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There are certain queer times and occasions in this strange
mixed affair we call life when a man takes this whole universe
for a vast practical joke, though the wit thereof he but dimly
discerns, and more than suspects that the joke is at nobody's
expense but his own. However, nothing dispirits, and nothing
seems worth while disputing. He bolts down all events, all
creeds, and beliefs, and persuasions, all hard things visible and
invisible, never mind how knobby; as an ostrich of potent digestion
gobbles down bullets and gun flints. And as for small
difficulties and worryings, prospects of sudden disaster, peril of
life and limb; all these, and death itself, seem to him only sly,
good-natured hits, and jolly punches in the side bestowed by
the unseen and unaccountable old joker. That odd sort of wayward
mood I am speaking of, comes over a man only in some


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time of extreme tribulation; it comes in the very midst of his
earnestness, so that what just before might have seemed to him
a thing most momentous, now seems but a part of the general
joke. There is nothing like the perils of whaling to breed this
free and easy sort of genial, desperado philosophy; and with it
I now regarded this whole voyage of the Pequod, and the great
While Whale its object.

“Queequeg,” said I, when they had dragged me, the last man,
to the deck, and I was still shaking myself in my jacket to fling
off the water; “Queequeg, my fine friend, does this sort of
thing often happen?” Without much emotion, though soaked
through just like me, he gave me to understand that such things
did often happen.

“Mr. Stubb,” said I, turning to that worthy, who, buttoned up
in his oil-jacket, was now calmly smoking his pipe in the rain;
“Mr. Stubb, I think I have heard you say that of all whalemen
you ever met, our chief mate, Mr. Starbuck, is by far the most
careful and prudent. I suppose then, that going plump on a
flying whale with your sail set in a foggy squall is the height of
a whaleman's discretion?”

“Certain. I've lowered for whales from a leaking ship in a
gale off Cape Horn.”

“Mr. Flask,” said I, turning to little King-Post, who was
standing close by; “you are experienced in these things, and I
am not. Will you tell me whether it is an unalterable law in
this fishery, Mr. Flask, for an oarsman to break his own back
pulling himself back-foremost into death's jaws?”

“Can't you twist that smaller?” said Flask. “Yes, that's the
law. I should like to see a boat's crew backing water up to a
whale face foremost. Ha, ha! the whale would give them squint
for squint, mind that!”

Here then, from three impartial witnesses, I had a deliberate
statement of the entire case. Considering, therefore, that squalls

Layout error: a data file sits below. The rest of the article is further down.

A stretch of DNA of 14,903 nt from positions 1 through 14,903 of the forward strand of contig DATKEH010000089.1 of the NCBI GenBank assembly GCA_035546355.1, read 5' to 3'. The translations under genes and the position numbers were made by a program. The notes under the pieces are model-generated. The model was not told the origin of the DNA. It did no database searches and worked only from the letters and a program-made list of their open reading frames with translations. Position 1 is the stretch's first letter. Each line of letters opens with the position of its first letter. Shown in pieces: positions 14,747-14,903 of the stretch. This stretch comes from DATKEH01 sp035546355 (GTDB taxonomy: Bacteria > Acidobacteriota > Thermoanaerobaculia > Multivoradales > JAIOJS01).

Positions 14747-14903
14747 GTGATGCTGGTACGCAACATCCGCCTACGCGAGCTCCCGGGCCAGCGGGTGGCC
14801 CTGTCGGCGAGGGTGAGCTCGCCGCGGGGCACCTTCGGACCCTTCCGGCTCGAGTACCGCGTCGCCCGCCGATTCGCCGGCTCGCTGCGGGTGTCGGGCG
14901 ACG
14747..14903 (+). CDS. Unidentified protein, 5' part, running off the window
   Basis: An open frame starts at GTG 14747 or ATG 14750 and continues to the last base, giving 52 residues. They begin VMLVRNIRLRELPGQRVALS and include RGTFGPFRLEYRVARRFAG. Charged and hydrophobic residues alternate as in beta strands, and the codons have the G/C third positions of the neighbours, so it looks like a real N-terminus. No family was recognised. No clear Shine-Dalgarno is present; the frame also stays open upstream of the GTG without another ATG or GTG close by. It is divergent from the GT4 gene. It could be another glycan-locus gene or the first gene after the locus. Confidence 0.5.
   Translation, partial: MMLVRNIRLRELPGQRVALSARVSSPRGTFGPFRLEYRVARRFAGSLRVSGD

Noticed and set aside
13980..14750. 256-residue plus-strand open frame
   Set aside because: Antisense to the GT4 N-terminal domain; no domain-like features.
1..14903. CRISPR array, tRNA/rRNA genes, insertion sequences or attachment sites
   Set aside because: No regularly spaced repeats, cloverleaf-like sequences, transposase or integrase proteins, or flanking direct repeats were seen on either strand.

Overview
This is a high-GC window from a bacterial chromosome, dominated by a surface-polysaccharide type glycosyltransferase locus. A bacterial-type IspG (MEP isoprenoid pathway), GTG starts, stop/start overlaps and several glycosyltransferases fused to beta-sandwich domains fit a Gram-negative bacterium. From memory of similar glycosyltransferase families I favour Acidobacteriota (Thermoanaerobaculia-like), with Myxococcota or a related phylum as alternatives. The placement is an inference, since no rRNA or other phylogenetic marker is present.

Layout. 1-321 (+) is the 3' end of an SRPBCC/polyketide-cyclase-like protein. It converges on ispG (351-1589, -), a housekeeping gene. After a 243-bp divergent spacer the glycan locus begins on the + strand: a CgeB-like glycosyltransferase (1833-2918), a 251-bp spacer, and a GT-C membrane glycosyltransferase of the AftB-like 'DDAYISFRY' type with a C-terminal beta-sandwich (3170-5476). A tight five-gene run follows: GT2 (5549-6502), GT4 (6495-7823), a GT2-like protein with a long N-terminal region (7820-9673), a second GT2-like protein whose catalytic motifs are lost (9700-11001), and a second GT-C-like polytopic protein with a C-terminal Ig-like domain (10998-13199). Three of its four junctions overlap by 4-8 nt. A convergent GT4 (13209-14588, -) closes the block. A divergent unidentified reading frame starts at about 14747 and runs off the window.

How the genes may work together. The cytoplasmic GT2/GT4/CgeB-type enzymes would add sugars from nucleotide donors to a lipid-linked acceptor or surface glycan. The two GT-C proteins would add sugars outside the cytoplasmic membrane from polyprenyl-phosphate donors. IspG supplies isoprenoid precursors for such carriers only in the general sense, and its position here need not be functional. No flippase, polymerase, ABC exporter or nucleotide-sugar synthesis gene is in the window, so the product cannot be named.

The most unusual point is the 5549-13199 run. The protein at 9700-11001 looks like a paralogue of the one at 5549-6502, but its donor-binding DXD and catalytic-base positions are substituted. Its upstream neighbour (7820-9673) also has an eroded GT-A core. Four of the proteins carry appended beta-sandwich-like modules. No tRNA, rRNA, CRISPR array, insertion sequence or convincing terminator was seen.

and capsizings in the water and consequent bivouacks on the


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deep, were matters of common occurrence in this kind of life;
considering that at the superlatively critical instant of going on
to the whale I must resign my life into the hands of him who
steered the boat—oftentimes a fellow who at that very moment
is in his impetuousness upon the point of scuttling the craft with
his own frantic stampings; considering that the particular disaster
to our own particular boat was chiefly to be imputed to Starbuck's
driving on to his whale almost in the teeth of a squall,
and considering that Starbuck, notwithstandling, was famous for
his great heedfulness in the fishery; considering that I belonged
to this uncommonly prudent Starbuck's boat; and finally considering
in what a devil's chase I was implicated, touching the
White Whale: taking all things together, I say, I thought I
might as well go below and make a rough draft of my will.
“Queequeg,” said I, “come along, you shall be my lawyer,
executor, and legatee.”

It may seem strange that of all men sailors should be tinkering
at their last wills and testaments, but there are no people in
the world more fond of the diversion. This was the fourth
time in my nautical life that I had done the same thing. After
the ceremony was concluded upon the present occasion, I felt
all the easier; a stone was rolled away from my heart. Besides,
all the days I should now live would be as good as the
days that Lazarus lived after his resurrection; a supplementary
clean gain of so many months or weeks as the case might be.
I survived myself; my death and burial were locked up in my
chest. I looked round me tranquilly and contentedly, like a
quiet ghost with a clean conscience sitting inside the bars of a
snug family vault.

Now then, thought I, unconsciously rolling up the sleeves of
my frock, here goes for a cool, collected dive at death and destruction,
and the devil fetch the hindmost.